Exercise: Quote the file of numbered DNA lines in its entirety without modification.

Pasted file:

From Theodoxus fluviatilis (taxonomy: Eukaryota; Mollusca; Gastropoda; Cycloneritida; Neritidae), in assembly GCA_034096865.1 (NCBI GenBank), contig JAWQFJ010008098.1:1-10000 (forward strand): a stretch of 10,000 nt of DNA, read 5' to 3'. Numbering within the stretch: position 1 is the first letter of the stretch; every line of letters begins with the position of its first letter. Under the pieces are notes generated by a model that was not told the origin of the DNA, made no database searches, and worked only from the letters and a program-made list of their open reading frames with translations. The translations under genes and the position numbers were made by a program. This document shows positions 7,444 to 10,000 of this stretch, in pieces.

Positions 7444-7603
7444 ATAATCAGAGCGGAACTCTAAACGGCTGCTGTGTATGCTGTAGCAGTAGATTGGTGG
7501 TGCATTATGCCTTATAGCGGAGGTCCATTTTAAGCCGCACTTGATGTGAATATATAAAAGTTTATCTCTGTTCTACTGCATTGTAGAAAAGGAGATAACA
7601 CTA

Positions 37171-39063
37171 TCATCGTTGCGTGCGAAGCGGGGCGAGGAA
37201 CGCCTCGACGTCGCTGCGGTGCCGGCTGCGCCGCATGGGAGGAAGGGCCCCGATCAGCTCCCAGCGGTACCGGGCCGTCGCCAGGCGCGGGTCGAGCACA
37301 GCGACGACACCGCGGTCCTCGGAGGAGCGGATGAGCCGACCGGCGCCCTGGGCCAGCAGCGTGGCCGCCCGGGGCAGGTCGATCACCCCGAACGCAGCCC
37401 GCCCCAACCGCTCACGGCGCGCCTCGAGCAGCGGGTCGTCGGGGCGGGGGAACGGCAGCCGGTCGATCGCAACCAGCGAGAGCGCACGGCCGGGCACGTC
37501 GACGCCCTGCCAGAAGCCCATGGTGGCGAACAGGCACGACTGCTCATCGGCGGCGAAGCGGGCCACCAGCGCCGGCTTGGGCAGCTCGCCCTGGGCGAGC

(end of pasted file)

From Theodoxus fluviatilis (taxonomy: Eukaryota; Mollusca; Gastropoda; Cycloneritida; Neritidae), in assembly GCA_034096865.1 (NCBI GenBank), contig JAWQFJ010008098.1:1-10000 (forward strand): a stretch of 10,000 nt of DNA, read 5' to 3'. Numbering within the stretch: position 1 is the first letter of the stretch; every line of letters begins with the position of its first letter. Under the pieces are notes generated by a model that was not told the origin of the DNA, made no database searches, and worked only from the letters and a program-made list of their open reading frames with translations. The translations under genes and the position numbers were made by a program. This document shows positions 7,444 to 10,000 of this stretch, in pieces.

Positions 7444-7603
7444 ATAATCAGAGCGGAACTCTAAACGGCTGCTGTGTATGCTGTAGCAGTAGATTGGTGG
7501 TGCATTATGCCTTATAGCGGAGGTCCATTTTAAGCCGCACTTGATGTGAATATATAAAAGTTTATCTCTGTTCTACTGCATTGTAGAAAAGGAGATAACA
7601 CTA

Positions 37171-39063
37171 TCATCGTTGCGTGCGAAGCGGGGCGAGGAA
37201 CGCCTCGACGTCGCTGCGGTGCCGGCTGCGCCGCATGGGAGGAAGGGCCCCGATCAGCTCCCAGCGGTACCGGGCCGTCGCCAGGCGCGGGTCGAGCACA
37301 GCGACGACACCGCGGTCCTCGGAGGAGCGGATGAGCCGACCGGCGCCCTGGGCCAGCAGCGTGGCCGCCCGGGGCAGGTCGATCACCCCGAACGCAGCCC
37401 GCCCCAACCGCTCACGGCGCGCCTCGAGCAGCGGGTCGTCGGGGCGGGGGAACGGCAGCCGGTCGATCGCAACCAGCGAGAGCGCACGGCCGGGCACGTC
37501 GACGCCCTGCCAGAAGCCCATGGTGGCGAACAGGCACGACTGCTCATCGGCGGCGAAGCGGGCCACCAGCGCCGGCTTGGGCAGCTCGCCCTGGGCGAGC